Color guard is an experience like no other. And I’m lucky enough to be able to call it mine.
Color guard certainly did not come naturally. When I first picked up the six-foot pole with 48 inches of silk attached to it at the end of my 8th grade year, I thought something along the lines of “how the heck am I supposed to spin this?” After that first clinic, I went to the car in tears. I thought it was too hard. I wanted to quit before I had even started—I had expected perfection my first try.
Luckily, my dad had been there to pick me up. I explained what had happened, and he convinced me to go to one more clinic. I reluctantly agreed, and, to this day, I’m so glad I did.
The second clinic, everything was so much easier. It was like things were clicking into place.
The second clinic convinced me to spin my first fall season, but it wasn’t what convinced me to stay. What convinced me to stay was my second half-time performance. I say my second performance because my first did not go well. I overthought and ended messing up a lot. The second time I convinced myself that I was just going to do my thing. After all, I knew what I was doing. During that performance, I got a feeling like no other. It was something unexplainable.
A mix of excitement and adrenaline blossomed in my chest. I thought wow. So this is what it feels like. This is why people do it. At that moment, I knew I belonged on the field.
And, seven years later, I’m still performing.
Color guard and the majorettes are the auxiliary in the marching band. While the majorettes twirl batons, the guard spins flags, rifles and sabres.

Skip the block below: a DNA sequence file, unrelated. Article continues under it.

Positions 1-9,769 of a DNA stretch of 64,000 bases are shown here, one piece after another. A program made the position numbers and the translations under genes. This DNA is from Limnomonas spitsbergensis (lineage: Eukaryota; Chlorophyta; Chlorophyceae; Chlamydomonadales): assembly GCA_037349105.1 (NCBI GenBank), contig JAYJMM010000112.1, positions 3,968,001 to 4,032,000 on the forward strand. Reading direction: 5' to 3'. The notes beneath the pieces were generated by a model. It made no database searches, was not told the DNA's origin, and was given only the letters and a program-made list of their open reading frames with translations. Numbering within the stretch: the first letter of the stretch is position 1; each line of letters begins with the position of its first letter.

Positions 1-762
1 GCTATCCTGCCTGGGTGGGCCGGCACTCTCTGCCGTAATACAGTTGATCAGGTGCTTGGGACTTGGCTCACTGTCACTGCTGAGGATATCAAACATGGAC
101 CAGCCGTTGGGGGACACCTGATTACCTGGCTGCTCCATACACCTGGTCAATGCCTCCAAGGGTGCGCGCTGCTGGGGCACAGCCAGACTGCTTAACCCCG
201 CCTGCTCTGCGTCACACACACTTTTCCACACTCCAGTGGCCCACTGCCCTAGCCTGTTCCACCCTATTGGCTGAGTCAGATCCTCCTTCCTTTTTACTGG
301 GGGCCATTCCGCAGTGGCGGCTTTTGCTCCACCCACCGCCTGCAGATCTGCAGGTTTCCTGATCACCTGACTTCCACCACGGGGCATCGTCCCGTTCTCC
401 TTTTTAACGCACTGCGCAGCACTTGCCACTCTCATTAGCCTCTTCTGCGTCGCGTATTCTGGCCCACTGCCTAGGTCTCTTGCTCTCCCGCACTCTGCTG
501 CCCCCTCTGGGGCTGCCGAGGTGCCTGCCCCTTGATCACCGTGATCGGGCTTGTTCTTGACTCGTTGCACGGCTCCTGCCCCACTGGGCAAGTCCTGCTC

Most people don’t understand how much work it takes. When we perform on the field, every single guard member is counting, spinning, tossing, jazz-walking, smiling all while remembering the show work and where on the field we are supposed to go.
You take lots of time out of your summer. You use your whole body to spin all while the Georgia heat is beating down on you. You deal with gnats, humidity and exhaustion. Our last band camp lasted eight days and six of those days were from 9 a.m. to 10 p.m. The guard has two guard camps in the summer. We have practice Monday, Wednesday and Friday from 4 to 6 p.m., and the guard has a sectional afterwards at least one day a week. On game day, our “call time” is five hours before the game. This doesn’t even include practicing on our own.
We have a pregame show we perform before every home game as well as multiple halftime shows throughout the season.
I’m not telling you this to complain. I’m telling you this so you have a better understanding of how much work it really takes.
For one, it’s for that feeling you get when you perform that I mentioned earlier. Another thing is the people. The guard—and the marching band—is your family. With all the time you spend together on the field, they become your home away from home. They’re there for you during the good times and bad times.
Marching band also teaches you the importance of hard work and determination—traits that you will need throughout your whole life. You can’t be lazy in marching band and expect to get the job done. It doesn’t work like that.
When you perform, you aren’t just performing by yourself. You all work together towards the same goal. Everyone on that field has put in the work to create something everyone can enjoy. I think that’s really beautiful.